A Morrisville company that helps get insurance coverage for costly specialty drugs and price discounts for patients will be hiring several hundred health care specialists by year’s end.
TrialCard just hired 500 people in July and now employs about 1,000 here, and plans to hire up to 200 more in Morrisville by December. The 18-year-old company is expanding support services to drug makers as the pharmaceutical industry shifts from mass-market drugs that are widely covered by health insurance to producing increasingly expensive, targeted medications that require special approval for insurance coverage.
CEO Mark Bouck told The News & Observer on Wednesday that the planned hires will largely be nurses and insurance reimbursement specialists. Bouck said TrialCard answers a “need to help people understand how to get on new medications and how to pay for it.”
Bouck said the boom that TrialCard is experiencing is industry-wide, and not limited to any single company. The pharmaceutical industry has become so complex that drug makers rely on a variety of ancillary services, from regulatory to clinical to patient advocacy, to run their businesses.
Additionally, Bouck said, “We help the patients stay on the medication by completing their regimen.”
TrialCard was founded in 2000 and initially specialized in copay discount cards that doctors give out to patients when prescribing new drugs. TrialCard still produces the copay cards in Morrisville and distributes the cards to doctors. Drug makers pay them to produce the cards.
But the company has branched to other support services. TrialCard handles complex insurance coverage submissions on behalf of seriously ill patients for new, specialty drugs. TrialCard also reminds patients, by means of texts and phone calls, when to take their drugs and get refills. The company also connects patients with nonprofit foundations and others funding sources to cover drug costs if necessary. And it runs a nursing line for medical questions about the 165-plus medications it supports for about 70-some drug makers.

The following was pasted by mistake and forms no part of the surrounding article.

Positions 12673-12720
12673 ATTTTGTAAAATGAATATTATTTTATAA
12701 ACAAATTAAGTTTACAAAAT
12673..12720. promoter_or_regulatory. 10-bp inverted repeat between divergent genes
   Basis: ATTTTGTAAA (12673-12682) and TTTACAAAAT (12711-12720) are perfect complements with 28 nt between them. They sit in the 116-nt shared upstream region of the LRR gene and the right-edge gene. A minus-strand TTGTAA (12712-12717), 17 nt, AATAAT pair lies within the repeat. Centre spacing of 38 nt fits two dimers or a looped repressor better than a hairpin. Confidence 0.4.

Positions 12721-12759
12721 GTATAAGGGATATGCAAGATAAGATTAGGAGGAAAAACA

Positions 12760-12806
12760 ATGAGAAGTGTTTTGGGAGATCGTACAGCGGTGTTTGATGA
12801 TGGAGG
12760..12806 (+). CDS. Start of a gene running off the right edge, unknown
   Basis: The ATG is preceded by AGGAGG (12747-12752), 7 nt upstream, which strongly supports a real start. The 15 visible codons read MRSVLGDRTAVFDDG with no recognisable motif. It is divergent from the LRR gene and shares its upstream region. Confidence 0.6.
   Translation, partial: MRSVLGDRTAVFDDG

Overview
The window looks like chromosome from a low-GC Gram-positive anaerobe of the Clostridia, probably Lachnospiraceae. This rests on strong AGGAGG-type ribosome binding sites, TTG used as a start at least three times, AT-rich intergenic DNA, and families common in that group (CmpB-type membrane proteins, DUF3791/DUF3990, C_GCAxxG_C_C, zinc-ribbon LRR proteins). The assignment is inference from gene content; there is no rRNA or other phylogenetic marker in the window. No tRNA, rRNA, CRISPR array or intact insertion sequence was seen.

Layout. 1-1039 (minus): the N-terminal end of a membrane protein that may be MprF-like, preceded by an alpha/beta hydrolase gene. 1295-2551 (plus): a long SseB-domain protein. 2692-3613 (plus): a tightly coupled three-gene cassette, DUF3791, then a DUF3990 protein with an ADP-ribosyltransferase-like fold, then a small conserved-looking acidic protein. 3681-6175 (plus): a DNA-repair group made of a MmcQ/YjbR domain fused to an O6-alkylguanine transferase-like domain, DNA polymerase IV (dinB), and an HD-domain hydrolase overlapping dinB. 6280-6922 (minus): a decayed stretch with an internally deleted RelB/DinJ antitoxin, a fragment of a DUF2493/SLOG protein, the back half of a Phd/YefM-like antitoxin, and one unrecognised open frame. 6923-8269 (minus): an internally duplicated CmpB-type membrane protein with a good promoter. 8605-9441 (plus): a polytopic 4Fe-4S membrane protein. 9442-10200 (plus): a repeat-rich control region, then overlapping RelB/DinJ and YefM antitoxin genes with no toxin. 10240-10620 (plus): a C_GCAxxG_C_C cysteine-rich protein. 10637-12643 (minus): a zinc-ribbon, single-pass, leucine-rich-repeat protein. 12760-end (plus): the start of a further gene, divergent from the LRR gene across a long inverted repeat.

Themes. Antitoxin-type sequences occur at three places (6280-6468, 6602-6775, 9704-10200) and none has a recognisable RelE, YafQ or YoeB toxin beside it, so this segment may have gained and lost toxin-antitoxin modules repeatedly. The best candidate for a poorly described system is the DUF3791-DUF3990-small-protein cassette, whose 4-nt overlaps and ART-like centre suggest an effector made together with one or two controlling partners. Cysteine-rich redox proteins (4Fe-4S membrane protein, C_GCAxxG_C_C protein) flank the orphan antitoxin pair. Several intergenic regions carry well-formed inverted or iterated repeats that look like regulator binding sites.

The local business has quickly grown to become one of Morrisville’s largest employers, a roster that includes Lenovo, CreditSuisse, NetApp and Xerox-spinoff Conduent, said Sarah Gaskill, president of the Morrisville Chamber of Commerce.
“They certainly are quite robust and their expansion opportunities are quite impressive,” Gaskill said.
Neither Bouck nor Michael Carlin, the company’s senior vice-president for marketing, would say which pharmaceutical company contract was driving the company’s hiring plans. TrialCard doesn’t reveal the names of any drug companies it works with.
Despite hiring hundreds of people this year, TrialCard will not be rewarded with economic-development incentives that are paid to companies that select North Carolina over other sites. Carlin said the company would not have qualified for financial incentives from the state because it had always intended to expand here, not at a competing location out-of-state.
TrialCard has overflowed to five separate locations in Morrisville since it established itself in the town, including a newly opened 60,000-square-foot patient call center off Aviation Parkway. The company also has a data backup center in Chicago and is opening a site in Kansas City, Missouri.
Privately held TrialCard was acquired last November by New York-based Odyssey Investment Partners. TrialCard doesn’t disclose its financial data, but its revenue was about $95 million last year and is expected at nearly $130 million this year, Bouck said.
“A lot of what we do at TrialCard and in the hub service programs we create is support the physicians’ treatment decisions and make sure that patients receive the benefits they’re entitled to,” said Rick Ford, senior director of market access solutions, in a company marketing video.